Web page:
Turkish police seized an ancient Bible during an anti-smuggling operation in the southeastern province of Diyarbakir, near the Syrian border on February 4, 2019, reports European news network EuroNews.
An informant told the authorities that an old manuscript with religious motifs and text was about to be sold by smugglers. The police set up an operation and caught the six smugglers red-handed.
Experts believed that the tome is between 1,100 to 1,200 years old. The leather-bound Bible has 34 pages and has gold lettering and a cross image painted on its front. Its origin remains unknown, but may have come from Syria.
Syria is home to many Christian denominations, including the Greek Orthodox Church of Antioch and the Melkite Catholic Church, according to Ancient Origins. The country has a large Christian population in Antioch and Damascu.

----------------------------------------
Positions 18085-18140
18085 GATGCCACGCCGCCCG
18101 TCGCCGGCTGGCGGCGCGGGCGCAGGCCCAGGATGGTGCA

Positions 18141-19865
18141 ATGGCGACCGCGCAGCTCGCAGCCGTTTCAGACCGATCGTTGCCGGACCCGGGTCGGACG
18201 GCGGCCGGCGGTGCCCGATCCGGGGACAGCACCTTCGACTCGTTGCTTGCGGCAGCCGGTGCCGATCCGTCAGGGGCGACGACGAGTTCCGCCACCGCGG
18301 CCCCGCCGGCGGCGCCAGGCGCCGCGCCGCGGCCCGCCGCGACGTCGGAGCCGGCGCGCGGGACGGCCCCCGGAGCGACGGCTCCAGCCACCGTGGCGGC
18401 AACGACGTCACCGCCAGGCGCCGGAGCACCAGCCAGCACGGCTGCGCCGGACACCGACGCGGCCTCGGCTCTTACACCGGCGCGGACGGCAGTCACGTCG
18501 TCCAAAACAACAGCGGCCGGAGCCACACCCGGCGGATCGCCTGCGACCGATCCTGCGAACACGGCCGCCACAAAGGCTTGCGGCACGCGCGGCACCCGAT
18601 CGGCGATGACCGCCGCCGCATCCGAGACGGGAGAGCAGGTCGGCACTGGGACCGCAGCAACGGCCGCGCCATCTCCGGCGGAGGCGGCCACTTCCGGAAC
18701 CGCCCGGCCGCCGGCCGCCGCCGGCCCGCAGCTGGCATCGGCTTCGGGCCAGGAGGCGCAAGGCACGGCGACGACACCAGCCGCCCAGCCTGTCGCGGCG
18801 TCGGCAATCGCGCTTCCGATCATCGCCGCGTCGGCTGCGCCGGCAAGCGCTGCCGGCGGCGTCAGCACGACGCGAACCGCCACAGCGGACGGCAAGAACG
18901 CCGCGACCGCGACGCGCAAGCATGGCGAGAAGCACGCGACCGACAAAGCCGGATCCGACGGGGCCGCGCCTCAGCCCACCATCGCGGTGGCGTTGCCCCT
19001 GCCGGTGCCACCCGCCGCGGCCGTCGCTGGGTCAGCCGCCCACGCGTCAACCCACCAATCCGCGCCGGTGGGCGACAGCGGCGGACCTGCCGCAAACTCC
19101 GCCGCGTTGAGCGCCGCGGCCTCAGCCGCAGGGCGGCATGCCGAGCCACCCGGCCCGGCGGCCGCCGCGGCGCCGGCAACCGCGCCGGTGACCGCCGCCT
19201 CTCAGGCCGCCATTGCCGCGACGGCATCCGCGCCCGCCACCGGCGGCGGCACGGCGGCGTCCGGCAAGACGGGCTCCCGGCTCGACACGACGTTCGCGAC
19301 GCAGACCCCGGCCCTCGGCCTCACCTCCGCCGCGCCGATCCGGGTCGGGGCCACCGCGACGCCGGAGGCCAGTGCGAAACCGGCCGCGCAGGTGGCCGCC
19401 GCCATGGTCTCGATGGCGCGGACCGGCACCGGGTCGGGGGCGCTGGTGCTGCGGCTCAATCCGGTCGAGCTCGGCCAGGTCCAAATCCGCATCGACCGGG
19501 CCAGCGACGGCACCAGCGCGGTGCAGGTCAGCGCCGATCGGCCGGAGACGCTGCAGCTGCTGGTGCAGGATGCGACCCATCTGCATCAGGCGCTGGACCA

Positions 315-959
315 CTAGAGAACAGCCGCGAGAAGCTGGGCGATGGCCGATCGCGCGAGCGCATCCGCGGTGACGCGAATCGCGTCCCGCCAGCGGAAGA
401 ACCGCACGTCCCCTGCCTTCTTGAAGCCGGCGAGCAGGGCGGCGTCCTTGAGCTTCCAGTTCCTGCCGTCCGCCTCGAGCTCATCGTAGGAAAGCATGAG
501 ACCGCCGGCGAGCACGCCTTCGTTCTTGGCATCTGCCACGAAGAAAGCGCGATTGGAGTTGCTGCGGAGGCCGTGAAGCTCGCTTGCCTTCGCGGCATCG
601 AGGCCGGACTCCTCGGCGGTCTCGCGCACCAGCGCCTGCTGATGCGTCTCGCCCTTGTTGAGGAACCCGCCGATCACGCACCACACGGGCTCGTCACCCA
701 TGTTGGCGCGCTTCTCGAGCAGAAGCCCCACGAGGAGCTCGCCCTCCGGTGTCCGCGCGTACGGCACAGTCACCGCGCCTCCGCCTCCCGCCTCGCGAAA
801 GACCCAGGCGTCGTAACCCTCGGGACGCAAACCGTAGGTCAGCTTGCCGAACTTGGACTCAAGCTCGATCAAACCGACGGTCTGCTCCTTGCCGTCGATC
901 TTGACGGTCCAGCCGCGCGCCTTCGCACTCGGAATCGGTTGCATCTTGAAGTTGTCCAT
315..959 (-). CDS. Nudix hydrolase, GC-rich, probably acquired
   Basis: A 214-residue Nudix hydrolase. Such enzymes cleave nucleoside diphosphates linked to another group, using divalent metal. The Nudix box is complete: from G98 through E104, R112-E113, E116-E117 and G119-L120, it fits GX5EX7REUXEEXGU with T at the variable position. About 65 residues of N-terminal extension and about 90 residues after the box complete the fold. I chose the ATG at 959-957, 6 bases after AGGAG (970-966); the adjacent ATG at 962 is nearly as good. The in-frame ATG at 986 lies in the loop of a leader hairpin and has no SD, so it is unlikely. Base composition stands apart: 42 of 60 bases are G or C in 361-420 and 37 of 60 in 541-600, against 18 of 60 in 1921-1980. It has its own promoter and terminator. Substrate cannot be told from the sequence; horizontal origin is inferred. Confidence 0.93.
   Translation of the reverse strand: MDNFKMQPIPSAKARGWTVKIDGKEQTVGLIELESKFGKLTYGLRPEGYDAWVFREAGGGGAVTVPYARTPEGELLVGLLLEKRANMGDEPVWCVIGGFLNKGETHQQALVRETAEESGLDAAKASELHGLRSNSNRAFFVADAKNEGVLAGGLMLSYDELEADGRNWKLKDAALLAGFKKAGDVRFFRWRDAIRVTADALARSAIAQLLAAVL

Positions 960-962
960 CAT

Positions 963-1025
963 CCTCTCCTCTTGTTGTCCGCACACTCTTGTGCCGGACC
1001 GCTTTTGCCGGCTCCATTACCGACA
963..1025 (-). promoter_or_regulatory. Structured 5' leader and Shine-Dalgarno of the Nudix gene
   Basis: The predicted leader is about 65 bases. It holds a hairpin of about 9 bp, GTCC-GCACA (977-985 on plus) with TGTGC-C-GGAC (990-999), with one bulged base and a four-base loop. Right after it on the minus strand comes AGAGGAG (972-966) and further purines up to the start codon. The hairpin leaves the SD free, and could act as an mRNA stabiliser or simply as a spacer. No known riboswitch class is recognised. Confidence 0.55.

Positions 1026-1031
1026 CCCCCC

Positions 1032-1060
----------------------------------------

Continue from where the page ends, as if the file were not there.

When a civil war began in 2011 and the Islamic State (IS) controlled some territories in the country, many Syrians suffered, especially Christians, who were extremely persecuted. The recovered ancient Bible was probably owned by a Christian or a church and was stolen after the Syrians left their communities.
Turkey has stepped up its anti-smuggling campaign since the country has been used as a gateway for smugglers to transport precious artifacts from war-torn countries such as Syria, Libya and Iraq to reach Western art markets, reports Middle East news service The National.
According to court documents released in 2018, the FBI recovered a mosaic in California, which had illegally entered the US from Syria. The ancient mosaic depicting Hercules is believed to have been looted from Syria in 2012 and was routed through Turkey.
Meantime, an art dealer was detained in Spain after being accused of being part of a smuggling network linked with the Islamic State (IS) in Catalonia. The group was suspected to have stolen historical artifacts such as a sarcophagus and other ancient Greco-Roman works from Libya and Egypt.